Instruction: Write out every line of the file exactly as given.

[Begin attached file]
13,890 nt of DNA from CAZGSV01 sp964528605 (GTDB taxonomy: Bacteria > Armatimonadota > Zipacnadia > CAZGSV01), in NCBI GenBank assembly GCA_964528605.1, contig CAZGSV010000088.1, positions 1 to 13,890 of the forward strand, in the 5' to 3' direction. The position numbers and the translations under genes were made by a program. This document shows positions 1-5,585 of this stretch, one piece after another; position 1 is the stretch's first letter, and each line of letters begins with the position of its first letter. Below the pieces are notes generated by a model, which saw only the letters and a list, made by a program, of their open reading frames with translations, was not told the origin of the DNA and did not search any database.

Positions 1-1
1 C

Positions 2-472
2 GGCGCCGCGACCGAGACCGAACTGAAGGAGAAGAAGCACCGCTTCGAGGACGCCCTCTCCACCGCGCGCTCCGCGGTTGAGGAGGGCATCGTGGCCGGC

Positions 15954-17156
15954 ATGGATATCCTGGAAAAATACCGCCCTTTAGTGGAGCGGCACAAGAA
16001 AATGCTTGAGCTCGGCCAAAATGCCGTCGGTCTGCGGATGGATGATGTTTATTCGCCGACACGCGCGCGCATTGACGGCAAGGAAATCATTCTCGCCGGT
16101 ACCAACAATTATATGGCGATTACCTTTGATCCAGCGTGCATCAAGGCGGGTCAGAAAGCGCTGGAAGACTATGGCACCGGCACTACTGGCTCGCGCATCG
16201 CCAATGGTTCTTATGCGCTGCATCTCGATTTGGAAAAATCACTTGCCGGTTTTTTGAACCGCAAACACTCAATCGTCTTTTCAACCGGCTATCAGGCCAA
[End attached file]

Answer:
13,890 nt of DNA from CAZGSV01 sp964528605 (GTDB taxonomy: Bacteria > Armatimonadota > Zipacnadia > CAZGSV01), in NCBI GenBank assembly GCA_964528605.1, contig CAZGSV010000088.1, positions 1 to 13,890 of the forward strand, in the 5' to 3' direction. The position numbers and the translations under genes were made by a program. This document shows positions 1-5,585 of this stretch, one piece after another; position 1 is the stretch's first letter, and each line of letters begins with the position of its first letter. Below the pieces are notes generated by a model, which saw only the letters and a list, made by a program, of their open reading frames with translations, was not told the origin of the DNA and did not search any database.

Positions 1-1
1 C

Positions 2-472
2 GGCGCCGCGACCGAGACCGAACTGAAGGAGAAGAAGCACCGCTTCGAGGACGCCCTCTCCACCGCGCGCTCCGCGGTTGAGGAGGGCATCGTGGCCGGC

Positions 15954-17156
15954 ATGGATATCCTGGAAAAATACCGCCCTTTAGTGGAGCGGCACAAGAA
16001 AATGCTTGAGCTCGGCCAAAATGCCGTCGGTCTGCGGATGGATGATGTTTATTCGCCGACACGCGCGCGCATTGACGGCAAGGAAATCATTCTCGCCGGT
16101 ACCAACAATTATATGGCGATTACCTTTGATCCAGCGTGCATCAAGGCGGGTCAGAAAGCGCTGGAAGACTATGGCACCGGCACTACTGGCTCGCGCATCG
16201 CCAATGGTTCTTATGCGCTGCATCTCGATTTGGAAAAATCACTTGCCGGTTTTTTGAACCGCAAACACTCAATCGTCTTTTCAACCGGCTATCAGGCCAA